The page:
Messer (weapon) cold weapon

A messer is a single-edged sword with a knife-like hilt construction. While the various names are often used synonymously, messers are divided into two types:

A tang or shank is the back portion of the blade component of a tool where it extends into stock material or connects to a handle – as on a knife, sword, spear, arrowhead, chisel, file, coulter, pike, scythe, screwdriver, etc. One can classify various tang designs by their appearance, by the manner in which they attach to a handle, and by their length in relation to the handle.

History

Although also used on land, the cutlass is best known as the sailor's weapon of choice. A naval side-arm, its popularity was likely because it was not only robust enough to hack through heavy ropes, canvas, and wood, but short enough to use in relatively close quarters, such as during boarding actions, in the rigging, or below decks. Another advantage to the cutlass was its simplicity of use. Employing it effectively required less training than that required to master a rapier or small sword, and it was more effective as a close-combat weapon than a full-sized sword would be on a cramped ship.

Rigging part of a sailing ship including masts, yards, sails, and cordage

Rigging comprises the system of ropes, cables and chains, which support a sailing ship or sail boat's masts—standing rigging, including shrouds and stays—and which adjust the position of the vessel's sails and spars to which they are attached—the running rigging, including halyards, braces, sheets and vangs.

Rapier slender, sharply pointed sword

Rapier, or espada ropera, also known as estoque, is a loose term for a type of large, slender, sharply pointed sword. With such design features, the rapier is optimized to be a thrusting weapon, but cutting or slashing attacks were also recorded in some historical treatises like Capo Ferro's Gran Simulacro in 1610. This weapon was mainly used in Early Modern Europe during the 16th and 17th centuries.

Small sword light one-handed sword designed for thrusting

The small sword or smallsword is a light one-handed sword designed for thrusting which evolved out of the longer and heavier rapier of the late Renaissance. The height of the small sword's popularity was between mid 17th and late 18th century. It is thought to have appeared in France and spread quickly across the rest of Europe. The small sword was the immediate predecessor of the French duelling sword and its method of use—as typified in the works of such authors as Sieur de Liancour, Domenico Angelo, Monsieur J. Olivier, and Monsieur L'Abbat—developed into the techniques of the French classical school of fencing. Small swords were also used as status symbols and fashion accessories; for most of the 18th century anyone, civilian or military, with pretensions to gentlemanly status would have worn a small sword on a daily basis.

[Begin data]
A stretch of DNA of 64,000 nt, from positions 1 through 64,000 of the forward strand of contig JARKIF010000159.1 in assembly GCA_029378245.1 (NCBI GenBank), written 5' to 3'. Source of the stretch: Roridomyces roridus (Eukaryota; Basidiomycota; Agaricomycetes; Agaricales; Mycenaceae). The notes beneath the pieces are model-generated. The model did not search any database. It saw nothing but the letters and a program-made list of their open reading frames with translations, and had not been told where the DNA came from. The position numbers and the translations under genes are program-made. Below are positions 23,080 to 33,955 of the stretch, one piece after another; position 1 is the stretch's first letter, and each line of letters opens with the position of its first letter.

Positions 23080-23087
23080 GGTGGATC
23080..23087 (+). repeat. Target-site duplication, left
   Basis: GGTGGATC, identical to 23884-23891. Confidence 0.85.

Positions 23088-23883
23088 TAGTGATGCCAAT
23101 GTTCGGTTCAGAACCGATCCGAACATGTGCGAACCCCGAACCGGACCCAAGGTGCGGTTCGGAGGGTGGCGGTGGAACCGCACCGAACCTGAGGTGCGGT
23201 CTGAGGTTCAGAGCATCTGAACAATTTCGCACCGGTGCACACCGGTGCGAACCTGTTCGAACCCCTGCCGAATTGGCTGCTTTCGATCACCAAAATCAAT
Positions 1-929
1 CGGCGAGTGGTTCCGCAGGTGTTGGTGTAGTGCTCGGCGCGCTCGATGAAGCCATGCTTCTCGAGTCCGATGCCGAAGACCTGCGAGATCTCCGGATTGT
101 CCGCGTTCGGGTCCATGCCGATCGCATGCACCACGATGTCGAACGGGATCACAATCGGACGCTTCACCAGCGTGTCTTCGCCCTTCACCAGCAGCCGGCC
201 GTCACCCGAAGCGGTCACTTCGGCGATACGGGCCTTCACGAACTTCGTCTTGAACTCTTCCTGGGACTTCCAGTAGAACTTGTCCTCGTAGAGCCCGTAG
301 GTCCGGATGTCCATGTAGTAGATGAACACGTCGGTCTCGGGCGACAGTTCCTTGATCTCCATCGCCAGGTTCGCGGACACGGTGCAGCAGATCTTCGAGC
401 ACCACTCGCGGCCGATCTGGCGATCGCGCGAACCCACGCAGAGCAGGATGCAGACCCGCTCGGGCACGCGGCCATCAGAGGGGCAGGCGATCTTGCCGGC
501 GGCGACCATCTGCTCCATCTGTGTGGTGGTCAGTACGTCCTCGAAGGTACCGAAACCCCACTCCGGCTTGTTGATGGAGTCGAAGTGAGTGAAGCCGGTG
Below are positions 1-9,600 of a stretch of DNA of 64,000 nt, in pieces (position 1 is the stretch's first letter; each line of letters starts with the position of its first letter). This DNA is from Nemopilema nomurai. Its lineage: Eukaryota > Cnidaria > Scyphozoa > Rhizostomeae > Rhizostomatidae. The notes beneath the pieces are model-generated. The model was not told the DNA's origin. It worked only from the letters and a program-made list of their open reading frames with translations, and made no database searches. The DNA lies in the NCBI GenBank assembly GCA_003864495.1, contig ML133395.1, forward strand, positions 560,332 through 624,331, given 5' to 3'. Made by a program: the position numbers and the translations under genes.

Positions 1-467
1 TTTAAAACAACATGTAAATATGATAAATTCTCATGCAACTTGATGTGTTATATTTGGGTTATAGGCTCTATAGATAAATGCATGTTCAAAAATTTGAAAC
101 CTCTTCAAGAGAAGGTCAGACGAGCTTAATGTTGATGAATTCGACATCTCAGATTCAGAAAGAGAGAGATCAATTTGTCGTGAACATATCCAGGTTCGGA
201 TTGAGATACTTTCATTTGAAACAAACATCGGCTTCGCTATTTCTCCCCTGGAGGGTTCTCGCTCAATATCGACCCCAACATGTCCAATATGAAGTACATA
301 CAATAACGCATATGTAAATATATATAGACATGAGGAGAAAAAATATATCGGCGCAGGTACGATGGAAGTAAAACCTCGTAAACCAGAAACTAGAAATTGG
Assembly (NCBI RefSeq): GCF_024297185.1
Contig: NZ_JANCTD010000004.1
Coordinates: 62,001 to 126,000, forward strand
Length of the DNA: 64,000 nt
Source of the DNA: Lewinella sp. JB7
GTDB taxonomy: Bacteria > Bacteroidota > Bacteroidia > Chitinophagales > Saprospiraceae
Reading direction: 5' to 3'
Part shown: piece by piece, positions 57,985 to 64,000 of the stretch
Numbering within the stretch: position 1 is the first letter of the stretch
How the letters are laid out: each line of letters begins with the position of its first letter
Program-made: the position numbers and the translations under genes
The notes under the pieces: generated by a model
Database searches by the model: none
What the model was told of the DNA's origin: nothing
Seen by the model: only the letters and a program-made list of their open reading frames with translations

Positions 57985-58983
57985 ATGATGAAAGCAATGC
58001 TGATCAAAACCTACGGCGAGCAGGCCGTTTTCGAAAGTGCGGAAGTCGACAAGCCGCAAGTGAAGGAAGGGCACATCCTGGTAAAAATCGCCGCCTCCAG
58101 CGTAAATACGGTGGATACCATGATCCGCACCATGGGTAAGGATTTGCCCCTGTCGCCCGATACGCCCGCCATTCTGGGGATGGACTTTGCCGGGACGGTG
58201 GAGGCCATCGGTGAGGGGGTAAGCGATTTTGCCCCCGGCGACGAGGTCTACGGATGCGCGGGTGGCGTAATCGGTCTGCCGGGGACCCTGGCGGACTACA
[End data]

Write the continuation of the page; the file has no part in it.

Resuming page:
Cutlasses are famous for being used by pirates, although there is no reason to believe that Caribbean buccaneers invented them, as has occasionally been claimed. [6] However, the subsequent use of cutlasses by pirates is well documented in contemporary sources, notably by the pirate crews of William Fly, William Kidd, and Stede Bonnet. French historian Alexandre Exquemelin reports the buccaneer François l'Ollonais using a cutlass as early as 1667. Pirates used these weapons for intimidation as much as for combat, often needing no more than to grip their hilts to induce a crew to surrender, or beating captives with the flat of the blade to force their compliance or responsiveness to interrogation. [7] [8] [9] [10]

Owing to its versatility, the cutlass was as often an agricultural implement and tool as it was as a weapon (cf. machete, to which the same comment applies) that was used commonly in rain forest and sugarcane areas, such as the Caribbean and Central America. In their most simplified form they are held to have become the machete of the Caribbean.

Modern history

In 1936 the British Royal Navy announced that from then on cutlasses would be carried only for ceremonial duties and not used in landing parties. [11] The last recorded use of cutlasses by the Royal Navy is often said to be on 16 February 1940 during the boarding action known as the Altmark Incident. However, this is disbelieved by the majority of the HMS Cossack Association (Cossack was the ship that boarded Altmark) and the authors of British Naval Swords and Swordsmanship. The authors point to another claim, a boarding by HMS Armada in 1952, but disbelieve this one too. In their view, the last use of cutlasses by the Royal Navy was by a shore party in China in 1900. [12] Cutlasses continue to be worn in the Royal Navy by a Chief Petty Officer escorting the White Ensign and by Senior or Leading Ratings in an escort at a court martial. [13]